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" A poet is the most unpoetical of anything in existence, because he has no identity ; he is continually in for, and filling, some other body. The sun, the moon, the sea, and men and women, who are creatures of impulse, are poetical, and have about them... "
The Daguerreotype - Seite 273
1849
Vollansicht - Über dieses Buch

Green and Pleasant Land: English Culture and the Romantic Countryside

Amanda Gilroy - 2004 - 201 Seiten
...aspect of the letter relates to, though is noticeably different from, Keats' assertion that the poet 'has no Identity - he is continually in for - and filling some other body'; Clare instead wants lots of identities. Rather than an absence or denial of self he wants a free plurality...
Eingeschränkte Leseprobe - Über dieses Buch

Sex and Character: An Investigation of Fundamental Principles

Otto Weininger - 2005 - 496 Seiten
...poet. It does no harm from its relish of the dark side of things, any more than from its taste for the bright one, because they both end in speculation....moon, the sea and men and women, who are creatures of impulse, are poetical and have about them an unchangeable attribute; the poet has none. He is certainly...
Eingeschränkte Leseprobe - Über dieses Buch

Metamorphosis - Structures of Cultural Transformations

Jürgen Schlaeger - 2005 - 272 Seiten
...identity is the imperative qualification for being a poet: A Poet is the most unpoetical of any thing in existence; because he has no Identity he is continually...Moon, the Sea and Men and Women who are creatures of impulse are poetical and have about them an unchangeable attribute - the poet has none; no identity...
Eingeschränkte Leseprobe - Über dieses Buch

Creativity: Theory, History, Practice

Rob (Oxford Brookes University Pope, UK), Rob Pope - 2005 - 302 Seiten
...most unpoetical of all God's Creatures': John Keats, 1818 A Poet is the most unpoetical of any thing in existence, because he has no identity - he is continually...Moon, the Sea, and Men and Women who are creatures of impulse are poetical and have about them an unchangeable attribute - the poet has none; no identity...
Eingeschränkte Leseprobe - Über dieses Buch

Themes and Variations in Shakespeare's Sonnets

J. B. Leishman - 2004 - 254 Seiten
...camelion Poet. It does no harm from its relish of the dark side of things any more than from its taste for the bright one; because they both end in speculation. A Poet is the most unpoetical of any thing in existence; because he has no Identity — he is continually informing and filling some...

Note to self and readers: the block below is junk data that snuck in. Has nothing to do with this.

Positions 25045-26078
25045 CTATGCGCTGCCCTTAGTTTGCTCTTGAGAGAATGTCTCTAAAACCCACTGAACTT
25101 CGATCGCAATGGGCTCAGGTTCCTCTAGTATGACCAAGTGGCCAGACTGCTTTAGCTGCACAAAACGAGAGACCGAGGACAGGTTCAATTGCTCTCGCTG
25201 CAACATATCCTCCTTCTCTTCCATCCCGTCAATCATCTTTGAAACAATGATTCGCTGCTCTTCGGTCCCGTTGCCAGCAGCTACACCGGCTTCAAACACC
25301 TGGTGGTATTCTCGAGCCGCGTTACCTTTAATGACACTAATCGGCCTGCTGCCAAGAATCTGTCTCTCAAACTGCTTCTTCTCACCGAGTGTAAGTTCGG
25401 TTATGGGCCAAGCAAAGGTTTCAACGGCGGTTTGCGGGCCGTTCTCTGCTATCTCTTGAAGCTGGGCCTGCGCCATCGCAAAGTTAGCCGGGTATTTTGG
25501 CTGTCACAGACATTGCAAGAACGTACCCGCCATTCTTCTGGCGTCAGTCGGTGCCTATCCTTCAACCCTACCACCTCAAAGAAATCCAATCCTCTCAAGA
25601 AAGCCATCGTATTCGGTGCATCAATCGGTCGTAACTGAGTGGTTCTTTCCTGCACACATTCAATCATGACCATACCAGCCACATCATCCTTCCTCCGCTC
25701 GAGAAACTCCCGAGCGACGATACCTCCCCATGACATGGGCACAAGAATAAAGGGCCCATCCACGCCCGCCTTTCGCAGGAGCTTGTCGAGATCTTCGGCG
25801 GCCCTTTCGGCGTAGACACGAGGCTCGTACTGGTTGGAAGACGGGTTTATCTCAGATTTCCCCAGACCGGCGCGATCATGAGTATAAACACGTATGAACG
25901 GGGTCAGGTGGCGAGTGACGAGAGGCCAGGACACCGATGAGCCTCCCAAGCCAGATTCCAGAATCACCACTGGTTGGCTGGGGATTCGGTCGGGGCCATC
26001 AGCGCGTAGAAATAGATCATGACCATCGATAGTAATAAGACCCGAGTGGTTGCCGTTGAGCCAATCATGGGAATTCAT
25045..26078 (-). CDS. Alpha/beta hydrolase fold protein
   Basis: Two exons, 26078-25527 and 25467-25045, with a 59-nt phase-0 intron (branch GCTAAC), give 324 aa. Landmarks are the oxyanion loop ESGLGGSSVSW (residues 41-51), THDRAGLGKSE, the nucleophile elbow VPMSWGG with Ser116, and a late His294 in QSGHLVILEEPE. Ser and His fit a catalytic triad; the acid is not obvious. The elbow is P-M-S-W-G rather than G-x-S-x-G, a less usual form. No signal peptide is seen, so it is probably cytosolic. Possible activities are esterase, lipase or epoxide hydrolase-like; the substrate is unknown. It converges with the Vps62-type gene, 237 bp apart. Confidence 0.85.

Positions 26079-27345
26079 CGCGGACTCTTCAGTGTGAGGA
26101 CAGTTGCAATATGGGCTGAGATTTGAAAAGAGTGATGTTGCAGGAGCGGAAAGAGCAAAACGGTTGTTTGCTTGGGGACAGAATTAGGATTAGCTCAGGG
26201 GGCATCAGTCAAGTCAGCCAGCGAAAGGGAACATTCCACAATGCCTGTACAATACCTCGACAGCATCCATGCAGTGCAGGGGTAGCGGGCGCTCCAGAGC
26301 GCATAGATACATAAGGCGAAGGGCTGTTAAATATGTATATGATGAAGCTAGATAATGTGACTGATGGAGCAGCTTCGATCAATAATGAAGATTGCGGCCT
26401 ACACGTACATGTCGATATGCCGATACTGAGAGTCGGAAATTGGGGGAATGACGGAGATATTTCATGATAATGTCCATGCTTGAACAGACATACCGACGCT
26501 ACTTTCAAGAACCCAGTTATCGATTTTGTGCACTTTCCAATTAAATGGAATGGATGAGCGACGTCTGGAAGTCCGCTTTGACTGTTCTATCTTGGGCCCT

Eingeschränkte Leseprobe - Über dieses Buch

Hawthorne's Shyness: Ethics, Politics, and the Question of Engagement

Clark Davis - 2005 - 188 Seiten
...Character . . . does no harm from its relish of the dark side of things any more than from its taste for the bright one; because they both end in speculation. A Poet is the most unpoetical thing in existence; because he has no Identity —he is continually in for —and filling some other...
Eingeschränkte Leseprobe - Über dieses Buch

Tracing the Essay: Through Experience to Truth

George Douglas Atkins - 2005 - 180 Seiten
..."wordsworthian or egotistical sublime." The point, Keats declares, is that the true or genuine poet "has no Identity — he is continually in for — and filling some other Body." I understand Keats as proposing a kind of ec-stasy, with the poet capable of stepping outside himself...
Eingeschränkte Leseprobe - Über dieses Buch

Artistic Outlaws: The Modernist Poetics of Edith Sitwell, Amy Lowell ...

Sonja Samberger - 2005 - 328 Seiten
...other Romantics, he did not insist on defining his masculine identity. He declares instead that a poet "has no Identity; he is continually in for and filling some other Body."282 This meets with the psychoanalytic view of "the self as unbounded, fluid, decentered, inconsistent",...
Eingeschränkte Leseprobe - Über dieses Buch

Literary Theory and Criticism: An Oxford Guide

Patricia Waugh - 2006 - 598 Seiten
...— it is every thing and nothing— It has no character A Poet is the most unpoetical of any thing in existence; because he has no Identity — he is continually in for — and filling some other Body.'4 And recent studies have convincingly argued that in many respects Eliot's criticism is continuous...
Eingeschränkte Leseprobe - Über dieses Buch

The Cambridge Introduction to Creative Writing

David Morley - 2007 - 273 Seiten
...as much delight in conceiving an lago as an Imogen . . . A poet is the most unpoetical of any thing in existence, because he has no Identity - he is continually...Moon, the Sea and Men and Women, who are creatures of impulse, are poetical, and have about them an unchangeable attribute; the poet has none . . . If then...
Eingeschränkte Leseprobe - Über dieses Buch




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